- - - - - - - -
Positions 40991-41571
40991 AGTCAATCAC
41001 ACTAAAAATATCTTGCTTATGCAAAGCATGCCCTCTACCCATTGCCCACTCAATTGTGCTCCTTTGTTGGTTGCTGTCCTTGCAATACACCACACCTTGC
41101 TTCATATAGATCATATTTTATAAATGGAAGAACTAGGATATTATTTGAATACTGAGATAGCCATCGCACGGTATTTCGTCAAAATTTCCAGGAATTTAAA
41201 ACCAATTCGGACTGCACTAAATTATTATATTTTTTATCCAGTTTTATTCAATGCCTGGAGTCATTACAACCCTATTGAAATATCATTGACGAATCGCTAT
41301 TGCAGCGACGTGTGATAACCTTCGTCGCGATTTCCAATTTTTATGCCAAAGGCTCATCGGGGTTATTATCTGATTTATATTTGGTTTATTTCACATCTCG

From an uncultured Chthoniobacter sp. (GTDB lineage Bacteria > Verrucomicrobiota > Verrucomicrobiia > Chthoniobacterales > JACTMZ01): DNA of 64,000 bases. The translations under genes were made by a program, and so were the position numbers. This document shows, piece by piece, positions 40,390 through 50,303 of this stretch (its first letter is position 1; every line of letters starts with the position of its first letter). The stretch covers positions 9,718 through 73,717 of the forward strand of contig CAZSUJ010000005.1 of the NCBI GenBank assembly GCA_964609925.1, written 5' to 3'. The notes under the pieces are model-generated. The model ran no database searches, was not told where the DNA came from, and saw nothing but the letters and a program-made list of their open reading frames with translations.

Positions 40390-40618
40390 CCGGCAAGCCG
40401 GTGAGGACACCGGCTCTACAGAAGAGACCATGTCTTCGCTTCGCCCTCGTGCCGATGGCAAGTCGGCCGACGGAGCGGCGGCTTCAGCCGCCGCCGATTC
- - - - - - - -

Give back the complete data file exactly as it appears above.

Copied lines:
Positions 40991-41571
40991 AGTCAATCAC
41001 ACTAAAAATATCTTGCTTATGCAAAGCATGCCCTCTACCCATTGCCCACTCAATTGTGCTCCTTTGTTGGTTGCTGTCCTTGCAATACACCACACCTTGC
41101 TTCATATAGATCATATTTTATAAATGGAAGAACTAGGATATTATTTGAATACTGAGATAGCCATCGCACGGTATTTCGTCAAAATTTCCAGGAATTTAAA
41201 ACCAATTCGGACTGCACTAAATTATTATATTTTTTATCCAGTTTTATTCAATGCCTGGAGTCATTACAACCCTATTGAAATATCATTGACGAATCGCTAT
41301 TGCAGCGACGTGTGATAACCTTCGTCGCGATTTCCAATTTTTATGCCAAAGGCTCATCGGGGTTATTATCTGATTTATATTTGGTTTATTTCACATCTCG

From an uncultured Chthoniobacter sp. (GTDB lineage Bacteria > Verrucomicrobiota > Verrucomicrobiia > Chthoniobacterales > JACTMZ01): DNA of 64,000 bases. The translations under genes were made by a program, and so were the position numbers. This document shows, piece by piece, positions 40,390 through 50,303 of this stretch (its first letter is position 1; every line of letters starts with the position of its first letter). The stretch covers positions 9,718 through 73,717 of the forward strand of contig CAZSUJ010000005.1 of the NCBI GenBank assembly GCA_964609925.1, written 5' to 3'. The notes under the pieces are model-generated. The model ran no database searches, was not told where the DNA came from, and saw nothing but the letters and a program-made list of their open reading frames with translations.

Positions 40390-40618
40390 CCGGCAAGCCG
40401 GTGAGGACACCGGCTCTACAGAAGAGACCATGTCTTCGCTTCGCCCTCGTGCCGATGGCAAGTCGGCCGACGGAGCGGCGGCTTCAGCCGCCGCCGATTC